School officials not happy with latest report card

Board members want to see improvement
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Shawano School District officials are not happy with their overall results in the 2017 report cards sent out last month by the Wisconsin Department of Public Instruction.

The district received 64.1 points out of a possible 100 on its report card, indicating it meets the state standards. All of the individual schools except for Shawano Community Middle School also received three-star ratings; SCMS earned a two-star rating.

The Shawano School Board had approved school improvement plans earlier this year that include the goal of raising the district’s rating to four stars by 2021. To do that, the district’s overall score will need to go up more than two full points each year, according to Kelley Strike, the district’s assessment coordinator.

This year’s score was down 0.7 points from last year.

Four criteria make up the district’s overall score: student achievement, student growth, on-track and post-secondary readiness, and closing gaps. The weight of each criterion varies depending on the school, Strike said.

Where the district lost points was in the middle school’s closing gaps through the state’s Forward assessment, Strike said, with a score of 46 points in that category compared with 58 points on the 2016 report card. The state determines a score based on how well gaps are closed in racial, disability, English language learner and socio-economic groups.

“All those factors are looked at when they consider growth,” Strike said.

The SCMS overall score of 60.3 was down 6.5 points from 2016.

Board member Michael Sleeper commented that the overall district score sliding down might be an acceptable margin of error, but it did not help the school district when it is trying to improve its overall education from a three-star rating to a four-star rating.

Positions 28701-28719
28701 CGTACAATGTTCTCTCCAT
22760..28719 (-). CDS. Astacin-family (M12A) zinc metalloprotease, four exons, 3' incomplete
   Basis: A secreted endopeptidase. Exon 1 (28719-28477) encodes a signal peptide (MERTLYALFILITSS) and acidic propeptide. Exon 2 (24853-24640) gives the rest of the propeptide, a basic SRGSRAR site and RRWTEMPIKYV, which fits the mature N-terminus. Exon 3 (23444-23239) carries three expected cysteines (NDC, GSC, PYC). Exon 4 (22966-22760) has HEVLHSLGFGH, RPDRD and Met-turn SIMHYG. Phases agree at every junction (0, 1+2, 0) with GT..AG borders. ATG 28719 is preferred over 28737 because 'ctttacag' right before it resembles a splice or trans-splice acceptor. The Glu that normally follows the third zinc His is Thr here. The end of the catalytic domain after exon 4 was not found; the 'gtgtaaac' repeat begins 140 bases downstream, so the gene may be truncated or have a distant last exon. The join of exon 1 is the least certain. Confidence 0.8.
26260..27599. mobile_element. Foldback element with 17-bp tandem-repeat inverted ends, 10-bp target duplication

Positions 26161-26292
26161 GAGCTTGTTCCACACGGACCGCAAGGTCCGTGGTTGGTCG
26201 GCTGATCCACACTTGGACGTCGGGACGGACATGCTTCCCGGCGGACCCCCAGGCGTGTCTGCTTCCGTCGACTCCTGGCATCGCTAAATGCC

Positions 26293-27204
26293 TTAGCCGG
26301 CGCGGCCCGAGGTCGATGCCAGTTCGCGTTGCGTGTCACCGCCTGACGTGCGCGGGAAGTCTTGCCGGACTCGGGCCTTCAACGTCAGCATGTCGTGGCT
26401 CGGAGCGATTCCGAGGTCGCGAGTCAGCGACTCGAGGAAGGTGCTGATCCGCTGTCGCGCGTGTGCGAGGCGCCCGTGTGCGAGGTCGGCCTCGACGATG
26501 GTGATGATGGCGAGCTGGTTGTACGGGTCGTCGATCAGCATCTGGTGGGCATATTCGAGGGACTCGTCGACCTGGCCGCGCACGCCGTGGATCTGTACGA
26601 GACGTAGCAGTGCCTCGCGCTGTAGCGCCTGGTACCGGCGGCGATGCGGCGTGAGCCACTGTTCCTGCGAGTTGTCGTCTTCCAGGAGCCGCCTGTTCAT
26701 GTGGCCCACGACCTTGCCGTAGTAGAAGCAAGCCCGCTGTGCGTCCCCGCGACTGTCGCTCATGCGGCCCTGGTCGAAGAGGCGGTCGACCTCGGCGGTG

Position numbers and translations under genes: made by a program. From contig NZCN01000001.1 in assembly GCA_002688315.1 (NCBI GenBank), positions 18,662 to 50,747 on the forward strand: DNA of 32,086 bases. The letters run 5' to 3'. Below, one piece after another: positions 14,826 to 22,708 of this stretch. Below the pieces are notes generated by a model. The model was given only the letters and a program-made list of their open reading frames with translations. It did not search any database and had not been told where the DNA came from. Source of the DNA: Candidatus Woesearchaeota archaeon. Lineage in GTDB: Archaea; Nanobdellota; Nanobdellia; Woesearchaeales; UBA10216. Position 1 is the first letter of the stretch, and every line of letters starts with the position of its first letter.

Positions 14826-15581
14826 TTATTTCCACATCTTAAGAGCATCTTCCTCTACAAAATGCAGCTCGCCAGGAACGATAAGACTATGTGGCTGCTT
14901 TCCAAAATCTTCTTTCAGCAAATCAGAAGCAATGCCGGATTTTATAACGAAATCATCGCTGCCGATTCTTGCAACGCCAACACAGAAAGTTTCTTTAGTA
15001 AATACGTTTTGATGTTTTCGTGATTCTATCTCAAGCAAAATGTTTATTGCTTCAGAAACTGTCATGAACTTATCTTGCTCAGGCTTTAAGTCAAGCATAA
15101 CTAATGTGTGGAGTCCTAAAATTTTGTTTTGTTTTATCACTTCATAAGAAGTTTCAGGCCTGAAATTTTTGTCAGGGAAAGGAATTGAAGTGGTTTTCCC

“The mathematic scores are troubling. The student achievement and student growth are well below the state average,” Sleeper said. “We have one school that is in the ‘meets few expectations.’ We are not where we need to be.”

Sleeper said it was particularly dismaying that he’d heard kudos from community members about the district’s latest budget lowering the tax rate, but he’d heard from no one outside of the schools about the district’s latest report card.

“We have a serious community issue,” Sleeper said. “What can we do, starting today, to address these issues?”

Board member Rich Belongia said his experience was the opposite of Sleeper’s in that he’d heard from community members about the report cards.

“It’s troubling, but it isn’t just these scores,” Belongia said. “This is one big machine, and every little part has to work properly. We have to work on the foundation, work on the middle part and work on the top end. We have one of the best schools in the state. We have a well-oiled machine, but we have some rusty parts.”

Board member Derek Johnson was not as worried as some of his colleagues.

“That could be a blip,” Johnson said. “They could have had bad food in the cafeteria that day or something, and they didn’t do as well on the test.”

He noted that a way to improve test scores is to show how important the exams are, not only for the school and the district’s well being, but for the student, as well.

“If the kids are not really interested or think, I’m not going to go anywhere, the test scores are not going to change by a significant amount,” Johnson said. “We need to focus on that group.”